Hypnagogica: new psychedelica in slumberland

Estella Rosa

Recently, I have been noticing this little sub-niche within the dreampop genre that is usually listed as neo-psychedelica (which, officially, was a “diverse genre of psychedelic music that originated in the 1970s as an outgrowth of the British post-punk scene“, resulting in psychedelic pop, jangly guitar rock, and subgenres such as dreampop and shoegaze).  Now, the emerging playlists bearing this tag, seem to carelessly heap a lot of diverse tracks on to the bandwagon of “new psychedelica”: the range is incredibly broad, and the mood seems to stretch from “proper” psychedelic music (heavily influenced by its 60’s/70’s origins), to the lighter dreampop variant with modest washes of trippy. Somewhere in the middle, between dreams and drugs, waking and sleeping, sits a little niche which I’d like to call Hypnagogia (derived from the hypnagogic experience of the transitional, sometimes hallucinatory state from wakefulness to sleep). These tracks have their basis in the ethereal, looping, soundscape character of dreampop, but also blend in elements of 70’s fusion and psych-soul or folky accoustic guitars, albeit subtle and understated: think Khruangbin, Vinyl Williams and Atlas Sound etc. The experience of these songs is mesmerising and fragile/organic at the same time: like hearing music underwater in a glass or seeing the world and its manyfold colours and prisms through shutter-vision. They have the quality of engraining themselves in your subconscious and flowing effortlessly through your brain structure. They will pop back up again at random moments, like  fragments of lost memories: when you wake in the middle of the night or when you watch the world go by through the window of a busy train.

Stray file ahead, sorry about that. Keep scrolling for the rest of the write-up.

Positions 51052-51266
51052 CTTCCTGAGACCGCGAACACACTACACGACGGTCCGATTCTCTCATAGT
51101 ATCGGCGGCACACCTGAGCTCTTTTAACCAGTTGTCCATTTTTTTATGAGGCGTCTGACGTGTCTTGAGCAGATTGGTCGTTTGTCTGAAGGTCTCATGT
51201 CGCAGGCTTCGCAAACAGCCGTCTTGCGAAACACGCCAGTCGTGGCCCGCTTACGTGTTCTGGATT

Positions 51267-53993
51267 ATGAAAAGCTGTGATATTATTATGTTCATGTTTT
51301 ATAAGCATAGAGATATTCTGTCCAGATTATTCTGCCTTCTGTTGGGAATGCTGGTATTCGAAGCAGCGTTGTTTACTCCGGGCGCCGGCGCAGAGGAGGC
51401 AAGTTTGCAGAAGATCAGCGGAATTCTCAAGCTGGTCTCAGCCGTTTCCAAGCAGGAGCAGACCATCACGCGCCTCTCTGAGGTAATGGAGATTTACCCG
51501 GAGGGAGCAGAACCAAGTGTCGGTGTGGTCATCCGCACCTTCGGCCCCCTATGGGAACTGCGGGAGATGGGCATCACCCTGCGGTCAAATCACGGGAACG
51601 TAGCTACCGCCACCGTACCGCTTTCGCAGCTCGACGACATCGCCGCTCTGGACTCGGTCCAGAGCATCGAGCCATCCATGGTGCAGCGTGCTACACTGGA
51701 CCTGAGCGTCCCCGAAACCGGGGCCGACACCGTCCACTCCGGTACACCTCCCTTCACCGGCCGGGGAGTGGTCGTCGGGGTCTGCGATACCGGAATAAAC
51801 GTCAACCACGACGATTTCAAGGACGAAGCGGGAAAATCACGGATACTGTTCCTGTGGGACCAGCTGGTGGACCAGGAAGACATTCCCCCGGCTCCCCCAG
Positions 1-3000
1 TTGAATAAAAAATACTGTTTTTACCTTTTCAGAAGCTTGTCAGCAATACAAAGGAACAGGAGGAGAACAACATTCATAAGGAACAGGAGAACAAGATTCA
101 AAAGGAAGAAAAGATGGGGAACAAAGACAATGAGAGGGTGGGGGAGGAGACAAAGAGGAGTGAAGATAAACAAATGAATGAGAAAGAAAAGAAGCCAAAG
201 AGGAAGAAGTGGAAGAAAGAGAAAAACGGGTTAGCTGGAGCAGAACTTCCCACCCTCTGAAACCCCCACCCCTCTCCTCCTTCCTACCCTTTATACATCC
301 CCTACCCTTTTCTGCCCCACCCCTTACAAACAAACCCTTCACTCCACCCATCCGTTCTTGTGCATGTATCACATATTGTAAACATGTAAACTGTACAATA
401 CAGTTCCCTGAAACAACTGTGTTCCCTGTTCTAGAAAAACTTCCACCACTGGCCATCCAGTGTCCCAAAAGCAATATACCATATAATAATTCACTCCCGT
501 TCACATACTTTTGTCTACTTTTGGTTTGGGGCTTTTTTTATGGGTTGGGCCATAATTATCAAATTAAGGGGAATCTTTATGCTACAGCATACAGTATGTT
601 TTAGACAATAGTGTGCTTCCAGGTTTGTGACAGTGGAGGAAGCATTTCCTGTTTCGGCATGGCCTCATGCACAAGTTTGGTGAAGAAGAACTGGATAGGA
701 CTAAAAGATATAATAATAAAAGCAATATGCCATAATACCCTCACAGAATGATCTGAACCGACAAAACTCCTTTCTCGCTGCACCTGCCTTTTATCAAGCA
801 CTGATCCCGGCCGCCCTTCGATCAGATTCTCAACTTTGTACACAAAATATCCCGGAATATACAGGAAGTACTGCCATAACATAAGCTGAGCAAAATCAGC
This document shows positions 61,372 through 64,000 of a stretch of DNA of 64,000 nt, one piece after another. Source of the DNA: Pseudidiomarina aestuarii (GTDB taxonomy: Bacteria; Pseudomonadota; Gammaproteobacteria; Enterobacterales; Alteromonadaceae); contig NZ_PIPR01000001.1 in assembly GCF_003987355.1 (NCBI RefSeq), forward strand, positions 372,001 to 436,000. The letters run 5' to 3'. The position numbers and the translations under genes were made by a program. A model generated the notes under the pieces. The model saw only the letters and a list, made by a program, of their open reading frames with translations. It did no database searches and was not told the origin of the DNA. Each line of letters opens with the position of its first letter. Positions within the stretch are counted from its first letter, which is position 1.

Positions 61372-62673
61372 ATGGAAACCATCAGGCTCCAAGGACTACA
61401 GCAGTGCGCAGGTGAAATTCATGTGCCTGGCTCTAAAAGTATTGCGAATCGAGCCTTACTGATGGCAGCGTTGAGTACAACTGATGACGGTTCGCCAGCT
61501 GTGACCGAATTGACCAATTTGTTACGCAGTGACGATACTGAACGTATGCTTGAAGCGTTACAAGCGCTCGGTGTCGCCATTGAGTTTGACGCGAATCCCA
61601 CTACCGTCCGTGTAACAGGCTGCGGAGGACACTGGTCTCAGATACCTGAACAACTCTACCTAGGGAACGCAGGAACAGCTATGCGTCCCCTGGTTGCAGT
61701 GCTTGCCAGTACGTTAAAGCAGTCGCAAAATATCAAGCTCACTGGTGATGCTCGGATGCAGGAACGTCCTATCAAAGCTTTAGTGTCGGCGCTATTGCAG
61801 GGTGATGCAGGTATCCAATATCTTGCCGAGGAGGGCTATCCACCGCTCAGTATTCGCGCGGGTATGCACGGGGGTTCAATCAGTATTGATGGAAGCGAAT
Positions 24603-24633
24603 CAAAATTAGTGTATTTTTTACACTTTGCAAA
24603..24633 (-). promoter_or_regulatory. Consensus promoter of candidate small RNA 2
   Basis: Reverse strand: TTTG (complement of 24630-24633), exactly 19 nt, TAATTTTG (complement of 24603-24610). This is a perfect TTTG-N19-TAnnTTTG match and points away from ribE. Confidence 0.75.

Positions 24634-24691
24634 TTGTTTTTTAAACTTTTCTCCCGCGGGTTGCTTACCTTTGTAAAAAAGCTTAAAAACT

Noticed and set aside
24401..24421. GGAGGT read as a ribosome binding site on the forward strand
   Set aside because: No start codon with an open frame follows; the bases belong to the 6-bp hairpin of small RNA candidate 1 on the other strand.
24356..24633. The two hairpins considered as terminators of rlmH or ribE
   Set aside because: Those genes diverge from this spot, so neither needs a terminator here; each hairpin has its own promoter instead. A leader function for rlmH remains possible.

I selected these sonic opiates and made a playlist in progress: may they accompany you on whatever trip you will take on whatever plane….

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